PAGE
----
2) After K-State played Kansas in Lawrence, right after the Jayhawks had lost to Texas, Martin joked that he asked Bill Self to stop losing before K-State played the Jayhawks because the Wildcats always seem to encounter “the pissed-off version” of the team. Now, Texas is in a situation similar to what Kansas was at that point: had been dominant thus far, had lost to a team it could have beaten, and was returning to its home court. Martin said this season that he’d rather play teams when they’re “fat and comfortable” than when they’re on a bit of a skid. So, although this applies to K-State some too, the redemption factor goes to Texas.

3) The game is in Austin. It’s as simple as that. The Wildcats have struggled on the road this season, as eight of the team’s nine losses have come outside the friendly confines of Bramlage Coliseum. While giving a home court advantage to the home team seems ridiculously redundant, I think it’s appropriate to mention considering K-State’s away-from-home troubles over the last few months.

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Wildcats’ consistency faces tough test in Tigers

25 Feb

K-State is currently on a three-game win streak, the longest the team has had since the non-conference season. After a mind-blowing 16-point victory over the newly No. 1 Jayhawks in Bramlage Coliseum, the Wildcats parlayed that momentum into a home win over Oklahoma and a gritty road victory at Nebraska.

With only three games remaining in the regular season, K-State (19-9, 7-6 Big 12) faces two top-25 teams. At 11 a.m. Saturday, the team plays Missouri. In the last meeting, back on Jan. 17, the Tigers (22-6, 8-5 Big 12) forced the Wildcats into 24 turnovers, a number that makes any coach want to head to the nearest trash can and either pick it up and throw it or throw up into it.

Missouri has only lost six games this season, and four of those losses came against teams ranked No. 15 or higher in the country. The Tigers have won five of their last six games, with the only loss in that bunch coming against Kansas.

In that last contest, which ended 75-59 in favor of Missouri, the Tigers had five players score in double figures. The Wildcats, on the other hand, had only two – guard Jacob Pullen and forward Jordan Henriquez-Roberts.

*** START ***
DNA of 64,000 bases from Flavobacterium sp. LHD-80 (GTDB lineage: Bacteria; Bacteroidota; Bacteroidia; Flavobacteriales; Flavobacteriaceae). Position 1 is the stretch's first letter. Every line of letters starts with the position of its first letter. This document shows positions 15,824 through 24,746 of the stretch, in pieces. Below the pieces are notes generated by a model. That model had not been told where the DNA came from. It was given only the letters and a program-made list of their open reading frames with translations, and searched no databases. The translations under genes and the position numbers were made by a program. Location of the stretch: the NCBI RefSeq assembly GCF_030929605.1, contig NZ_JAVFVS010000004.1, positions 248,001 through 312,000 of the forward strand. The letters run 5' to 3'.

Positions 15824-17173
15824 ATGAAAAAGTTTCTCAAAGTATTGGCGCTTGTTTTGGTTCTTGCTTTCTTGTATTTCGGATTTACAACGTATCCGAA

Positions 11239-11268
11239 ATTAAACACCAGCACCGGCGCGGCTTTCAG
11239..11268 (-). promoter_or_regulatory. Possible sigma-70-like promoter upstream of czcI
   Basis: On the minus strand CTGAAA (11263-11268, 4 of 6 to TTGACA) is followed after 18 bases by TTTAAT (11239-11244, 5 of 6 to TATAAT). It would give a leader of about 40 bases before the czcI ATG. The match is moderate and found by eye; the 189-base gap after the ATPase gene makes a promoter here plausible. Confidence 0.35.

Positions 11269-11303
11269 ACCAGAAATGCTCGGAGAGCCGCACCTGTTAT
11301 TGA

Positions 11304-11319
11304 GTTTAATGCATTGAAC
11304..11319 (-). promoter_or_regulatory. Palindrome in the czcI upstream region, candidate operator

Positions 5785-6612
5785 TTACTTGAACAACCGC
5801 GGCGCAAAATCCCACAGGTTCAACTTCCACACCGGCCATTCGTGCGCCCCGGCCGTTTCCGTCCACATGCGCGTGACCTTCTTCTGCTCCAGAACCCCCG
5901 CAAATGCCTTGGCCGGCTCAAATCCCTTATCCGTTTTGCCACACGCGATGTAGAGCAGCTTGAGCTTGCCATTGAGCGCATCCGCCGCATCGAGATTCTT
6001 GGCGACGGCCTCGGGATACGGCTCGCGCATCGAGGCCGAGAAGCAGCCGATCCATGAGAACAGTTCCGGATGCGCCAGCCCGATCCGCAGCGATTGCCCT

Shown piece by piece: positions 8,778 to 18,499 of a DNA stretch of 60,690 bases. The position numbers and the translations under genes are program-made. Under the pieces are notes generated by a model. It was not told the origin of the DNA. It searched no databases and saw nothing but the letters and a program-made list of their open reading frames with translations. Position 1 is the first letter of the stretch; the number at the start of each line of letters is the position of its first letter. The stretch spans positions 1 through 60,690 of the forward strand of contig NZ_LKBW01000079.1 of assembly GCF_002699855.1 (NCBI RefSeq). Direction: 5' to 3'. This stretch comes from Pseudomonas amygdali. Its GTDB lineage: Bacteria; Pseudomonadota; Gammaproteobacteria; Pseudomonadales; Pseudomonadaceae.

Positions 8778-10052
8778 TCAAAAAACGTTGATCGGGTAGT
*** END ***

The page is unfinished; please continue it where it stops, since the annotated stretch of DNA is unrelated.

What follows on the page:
Apparently, five Tigers scoring in double digits was not an anomaly. Marcus Denmon, Ricardo Ratliffe, Laurence Bowers, Kim English and Michael Dixon all average at least 10 points per game, and Denmon usually scores around 16.

The last time these teams played, Missouri amassed 15 assists to K-State’s 7. Now, though, the Wildcats have a new offense to take advantage of the smaller, more athletic lineup they’ve been using recently. As assistant coach Brad Underwood explains it, the team is still trying to attack the rim, but they’re doing it from further away. Instead of doing it with brute strength, the players are doing it with ball movement and cuts to the basket.

Keys to the Game:

Ball security 24 turnovers by the Wildcats the last time these teams played, and the Tigers had 12 steals. This is the obvious area of improvement, one that can be achieved by making responsible passes, dribbling less and being strong with the ball in the paint. Never in a million years would I expect the turnover count to be anywhere near as high as it was last time, but you never know.

Running that offense This is likely going to be a run-and-gun type of game, played at breakneck speed, but the Wildcats will have to be patient too. K-State has a size advantage here, especially with Henriquez-Roberts, who stands 7 feet tall. The most methodical way to exploit that is to work the ball around the perimeter, send guys cutting, and get to the rim.

Free throw shooting The Wildcats managed to come through when it mattered in Nebraska on Wednesday, but missing 9 free throw attempts is not going to cut it against the No. 21 team in the country.